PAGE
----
Judges’ quota ruffles RTI panel
The Supreme Court on Thursday ruled that central and state information commissions must appoint high court chief justices or Supreme Court judges — sitting or retired — as chairpersons, inviting criticism from activists and legal experts.delhi Updated: Sep 14, 2012 01:32 IST
The Supreme Court on Thursday ruled that central and state information commissions must appoint high court chief justices or Supreme Court judges — sitting or retired — as chairpersons, inviting criticism from activists and legal experts.
“The information commissions shall henceforth work in benches of two members each — a judicial member and an expert member,” said a bench of justice AK Patnaik and justice S Kumar. The RTI Act should be amended quickly to avoid “ambiguity”, it said.
The Central Information Commission (CIC), the watchdog that oversees implementation of the Right to Information (RTI) Act, decided to stop work soon after, a source said. A similar situation could arise in the states.
The CIC will now seek the government’s legal opinion. Chief information commissioner Satyananda Mishra said the SC order would be discussed on Friday.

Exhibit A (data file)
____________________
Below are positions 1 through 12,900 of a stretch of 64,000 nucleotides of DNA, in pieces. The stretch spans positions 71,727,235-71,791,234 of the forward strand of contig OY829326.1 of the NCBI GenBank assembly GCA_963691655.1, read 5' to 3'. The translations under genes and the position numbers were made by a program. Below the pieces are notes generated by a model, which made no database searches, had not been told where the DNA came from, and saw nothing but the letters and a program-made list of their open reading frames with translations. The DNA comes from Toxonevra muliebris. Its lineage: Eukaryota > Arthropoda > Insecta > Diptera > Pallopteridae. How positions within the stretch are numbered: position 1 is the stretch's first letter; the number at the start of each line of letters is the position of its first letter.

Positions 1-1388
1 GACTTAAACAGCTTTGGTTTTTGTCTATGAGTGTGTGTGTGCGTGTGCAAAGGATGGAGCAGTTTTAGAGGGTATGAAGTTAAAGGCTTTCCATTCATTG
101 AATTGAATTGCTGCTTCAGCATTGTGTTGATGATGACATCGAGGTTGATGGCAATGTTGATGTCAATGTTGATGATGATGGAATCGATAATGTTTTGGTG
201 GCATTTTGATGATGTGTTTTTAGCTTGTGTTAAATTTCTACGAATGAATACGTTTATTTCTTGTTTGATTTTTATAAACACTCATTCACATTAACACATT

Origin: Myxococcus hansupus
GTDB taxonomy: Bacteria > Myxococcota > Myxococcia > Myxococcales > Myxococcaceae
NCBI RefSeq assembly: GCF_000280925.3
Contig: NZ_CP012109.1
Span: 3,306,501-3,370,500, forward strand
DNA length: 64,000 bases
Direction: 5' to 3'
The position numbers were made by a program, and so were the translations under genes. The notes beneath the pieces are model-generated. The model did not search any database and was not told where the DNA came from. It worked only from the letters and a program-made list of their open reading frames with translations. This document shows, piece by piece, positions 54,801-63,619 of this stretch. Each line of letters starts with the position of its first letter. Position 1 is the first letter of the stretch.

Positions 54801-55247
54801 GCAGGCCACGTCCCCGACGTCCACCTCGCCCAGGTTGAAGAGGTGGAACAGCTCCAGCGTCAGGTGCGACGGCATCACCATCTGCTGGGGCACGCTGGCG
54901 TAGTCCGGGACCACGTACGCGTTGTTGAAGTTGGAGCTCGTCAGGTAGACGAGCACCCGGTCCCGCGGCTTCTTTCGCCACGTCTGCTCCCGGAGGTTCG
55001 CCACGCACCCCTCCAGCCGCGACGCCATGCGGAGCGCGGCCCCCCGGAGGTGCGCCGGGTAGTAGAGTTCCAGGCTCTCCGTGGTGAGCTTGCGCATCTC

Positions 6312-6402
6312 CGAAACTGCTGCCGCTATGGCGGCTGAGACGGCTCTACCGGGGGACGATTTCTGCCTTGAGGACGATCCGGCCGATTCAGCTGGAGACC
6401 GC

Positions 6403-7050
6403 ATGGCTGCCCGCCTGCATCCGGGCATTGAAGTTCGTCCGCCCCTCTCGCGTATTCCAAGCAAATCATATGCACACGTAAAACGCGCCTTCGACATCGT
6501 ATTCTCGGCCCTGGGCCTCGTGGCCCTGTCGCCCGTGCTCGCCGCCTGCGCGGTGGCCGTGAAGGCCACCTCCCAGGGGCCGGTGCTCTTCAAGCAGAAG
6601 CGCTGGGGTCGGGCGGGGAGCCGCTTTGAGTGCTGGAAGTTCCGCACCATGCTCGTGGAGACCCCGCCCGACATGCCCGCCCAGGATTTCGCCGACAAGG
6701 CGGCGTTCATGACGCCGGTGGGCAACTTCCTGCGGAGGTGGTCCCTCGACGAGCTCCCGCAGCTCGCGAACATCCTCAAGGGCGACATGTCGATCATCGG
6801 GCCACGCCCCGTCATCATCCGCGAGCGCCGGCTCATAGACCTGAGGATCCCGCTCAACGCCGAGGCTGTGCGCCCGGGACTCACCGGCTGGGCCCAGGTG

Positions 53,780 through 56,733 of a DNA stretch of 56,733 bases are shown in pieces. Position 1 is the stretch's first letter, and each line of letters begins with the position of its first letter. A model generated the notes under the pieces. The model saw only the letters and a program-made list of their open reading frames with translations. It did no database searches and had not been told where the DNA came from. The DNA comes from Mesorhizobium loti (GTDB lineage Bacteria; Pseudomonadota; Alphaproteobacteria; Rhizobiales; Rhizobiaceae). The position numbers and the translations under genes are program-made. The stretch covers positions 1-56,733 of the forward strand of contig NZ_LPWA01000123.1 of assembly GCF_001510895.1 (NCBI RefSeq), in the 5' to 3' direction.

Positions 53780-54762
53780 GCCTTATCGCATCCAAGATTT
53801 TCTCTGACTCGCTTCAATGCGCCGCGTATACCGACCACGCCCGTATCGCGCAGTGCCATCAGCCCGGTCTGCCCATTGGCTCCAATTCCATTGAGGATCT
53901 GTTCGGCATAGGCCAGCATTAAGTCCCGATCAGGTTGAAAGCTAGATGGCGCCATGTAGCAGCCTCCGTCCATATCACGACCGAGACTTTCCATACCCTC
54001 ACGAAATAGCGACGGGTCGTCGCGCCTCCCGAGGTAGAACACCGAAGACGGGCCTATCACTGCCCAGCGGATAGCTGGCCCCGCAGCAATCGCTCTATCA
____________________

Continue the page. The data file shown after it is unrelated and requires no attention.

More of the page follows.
Till August this year, the CIC had more over 17,000 pending cases. It means a wait of at least three months to get an RTI appeal heard.
“The first disastrous effect of the order is that all (RTI) hearings will have to stop till the judicial members are appointed,” said Shekhar Singh, who was involved in the drafting of the RTI law.
RTI activist SC Aggarwal said: “The culture of adjournments widely prevalent in the judiciary should not spread to the CIC and state commissions.”
Advocate Prashant Bhushan said the court didn’t address the lack of transparency in appointment of information commissioners.
The ruling creates 168 post-retirement opportunities for judges as all posts of chief information commissioners and half the posts of information commissioners will go to judicial members.